Lifecourse weight patterns and adult-onset diabetes: the Glasgow Alumni and British Women's Heart and Health studies.


Jeffreys, M; Lawlor, DA; Galobardes, B; McCarron, P; Kinra, S; Ebrahim, S; Smith, GD; (2005) Lifecourse weight patterns and adult-onset diabetes: the Glasgow Alumni and British Women's Heart and Health studies. International journal of obesity and related metabolic disorders, 30 (3). pp. 507-12. ISSN 0307-0565 DOI: https://doi.org/10.1038/sj.ijo.0803161

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Abstract

OBJECTIVE: To examine the association between body weight measures across the lifecourse and the risk of adult-onset diabetes. METHODS: We analysed data from the Glasgow Alumni Cohort and the British Women's Heart and Health Study (BWHHS). The former included 5,571 men and women who had height and weight measured at university, and reported birthweight, mid- and later-life weight in a postal questionnaire. The BWHHS analysis included 4,280 women who had height and weight measured in later adulthood and recalled their birthweight and early adult height and weight. Adult-onset diabetes was defined as doctor-diagnosed disease after age 30, either self-reported or abstracted from medical records. RESULTS: Thirty nine women and 209 men (Glasgow Alumni study) and 314 women (BWHHS) had diabetes. Those with diabetes had lower mean birthweight than those without, although the differences were small. Individuals with diabetes were also shorter and heavier at all ages than those without diabetes. Being overweight during at least one time period in adult life was associated with an increased risk of diabetes, compared to those who were never overweight. While there was no age at which being overweight was particularly detrimental, the risk associated with being overweight was cumulative across the lifecourse. CONCLUSIONS: Being overweight at any point during life is associated with an increased risk of adult-onset diabetes. The cumulative nature of this association reinforces the need to prevent the development of excess weight at an early age to reduce diabetes prevalence in coming decades.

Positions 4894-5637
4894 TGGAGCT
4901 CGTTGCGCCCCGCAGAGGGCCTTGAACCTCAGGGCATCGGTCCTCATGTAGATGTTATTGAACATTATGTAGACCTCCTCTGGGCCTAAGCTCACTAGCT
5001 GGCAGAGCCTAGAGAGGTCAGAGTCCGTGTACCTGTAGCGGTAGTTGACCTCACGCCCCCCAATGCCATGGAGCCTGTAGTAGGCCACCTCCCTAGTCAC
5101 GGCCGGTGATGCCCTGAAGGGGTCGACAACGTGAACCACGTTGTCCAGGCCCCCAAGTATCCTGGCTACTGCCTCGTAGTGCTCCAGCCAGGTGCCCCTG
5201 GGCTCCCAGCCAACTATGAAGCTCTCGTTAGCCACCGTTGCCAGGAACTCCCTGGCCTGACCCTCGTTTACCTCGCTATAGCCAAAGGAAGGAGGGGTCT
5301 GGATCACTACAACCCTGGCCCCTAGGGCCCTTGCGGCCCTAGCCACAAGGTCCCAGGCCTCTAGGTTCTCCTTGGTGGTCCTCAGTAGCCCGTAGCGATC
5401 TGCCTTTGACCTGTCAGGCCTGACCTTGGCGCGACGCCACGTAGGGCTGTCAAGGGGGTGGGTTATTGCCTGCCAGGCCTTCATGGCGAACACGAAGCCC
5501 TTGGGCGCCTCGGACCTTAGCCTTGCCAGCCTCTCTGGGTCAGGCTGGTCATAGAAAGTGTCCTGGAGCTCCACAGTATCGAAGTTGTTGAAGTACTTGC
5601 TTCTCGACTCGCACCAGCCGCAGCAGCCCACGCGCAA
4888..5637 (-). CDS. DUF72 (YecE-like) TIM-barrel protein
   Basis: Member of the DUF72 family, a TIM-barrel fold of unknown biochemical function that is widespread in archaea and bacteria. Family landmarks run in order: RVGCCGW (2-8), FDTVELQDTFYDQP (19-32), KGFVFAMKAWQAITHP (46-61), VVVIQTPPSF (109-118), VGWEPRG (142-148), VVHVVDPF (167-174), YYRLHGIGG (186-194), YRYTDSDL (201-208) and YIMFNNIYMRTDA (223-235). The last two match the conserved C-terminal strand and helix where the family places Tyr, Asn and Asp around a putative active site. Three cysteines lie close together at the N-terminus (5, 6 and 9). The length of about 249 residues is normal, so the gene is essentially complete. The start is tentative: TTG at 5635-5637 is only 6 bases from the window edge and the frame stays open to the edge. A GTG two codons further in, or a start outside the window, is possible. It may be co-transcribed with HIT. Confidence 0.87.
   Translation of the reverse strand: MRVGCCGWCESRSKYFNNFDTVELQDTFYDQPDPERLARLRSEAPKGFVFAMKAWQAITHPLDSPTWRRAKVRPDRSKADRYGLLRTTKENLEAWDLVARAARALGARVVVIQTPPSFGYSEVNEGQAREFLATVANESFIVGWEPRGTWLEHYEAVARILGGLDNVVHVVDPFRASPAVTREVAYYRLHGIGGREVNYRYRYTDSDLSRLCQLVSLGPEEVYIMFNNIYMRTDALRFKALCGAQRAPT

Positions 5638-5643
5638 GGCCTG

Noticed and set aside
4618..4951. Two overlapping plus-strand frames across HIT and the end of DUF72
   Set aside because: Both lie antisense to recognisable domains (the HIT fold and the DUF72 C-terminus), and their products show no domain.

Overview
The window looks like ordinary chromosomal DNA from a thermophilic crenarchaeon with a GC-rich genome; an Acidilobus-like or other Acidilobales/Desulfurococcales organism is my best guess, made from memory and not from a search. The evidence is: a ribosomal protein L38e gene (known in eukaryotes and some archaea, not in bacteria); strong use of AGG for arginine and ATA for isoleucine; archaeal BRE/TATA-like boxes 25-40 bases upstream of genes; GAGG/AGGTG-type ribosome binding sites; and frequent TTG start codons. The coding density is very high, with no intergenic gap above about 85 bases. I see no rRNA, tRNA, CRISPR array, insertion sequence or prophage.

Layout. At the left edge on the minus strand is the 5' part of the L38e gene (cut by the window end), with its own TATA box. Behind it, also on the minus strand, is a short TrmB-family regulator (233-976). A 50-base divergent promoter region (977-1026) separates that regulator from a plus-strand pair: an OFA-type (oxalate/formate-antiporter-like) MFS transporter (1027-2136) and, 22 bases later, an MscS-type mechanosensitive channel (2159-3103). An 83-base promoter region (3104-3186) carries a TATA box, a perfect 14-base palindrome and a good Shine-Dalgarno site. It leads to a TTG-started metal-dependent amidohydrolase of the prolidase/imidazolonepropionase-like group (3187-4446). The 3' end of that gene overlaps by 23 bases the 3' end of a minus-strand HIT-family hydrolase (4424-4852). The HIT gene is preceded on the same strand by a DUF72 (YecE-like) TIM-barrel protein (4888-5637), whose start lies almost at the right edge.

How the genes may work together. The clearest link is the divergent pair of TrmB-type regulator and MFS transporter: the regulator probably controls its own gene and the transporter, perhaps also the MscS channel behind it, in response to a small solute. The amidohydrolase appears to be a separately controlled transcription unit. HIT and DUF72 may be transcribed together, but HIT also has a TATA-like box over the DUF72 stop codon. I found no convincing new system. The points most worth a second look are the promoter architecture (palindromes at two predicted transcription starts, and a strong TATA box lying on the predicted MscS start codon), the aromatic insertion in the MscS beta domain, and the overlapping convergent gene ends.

Item Type: Article
Faculty and Department: Faculty of Epidemiology and Population Health > Dept of Non-Communicable Disease Epidemiology
Research Centre: Centre for Global Non-Communicable Diseases (NCDs)
PubMed ID: 16276361
Web of Science ID: 235645900014
URI: http://researchonline.lshtm.ac.uk/id/eprint/12336

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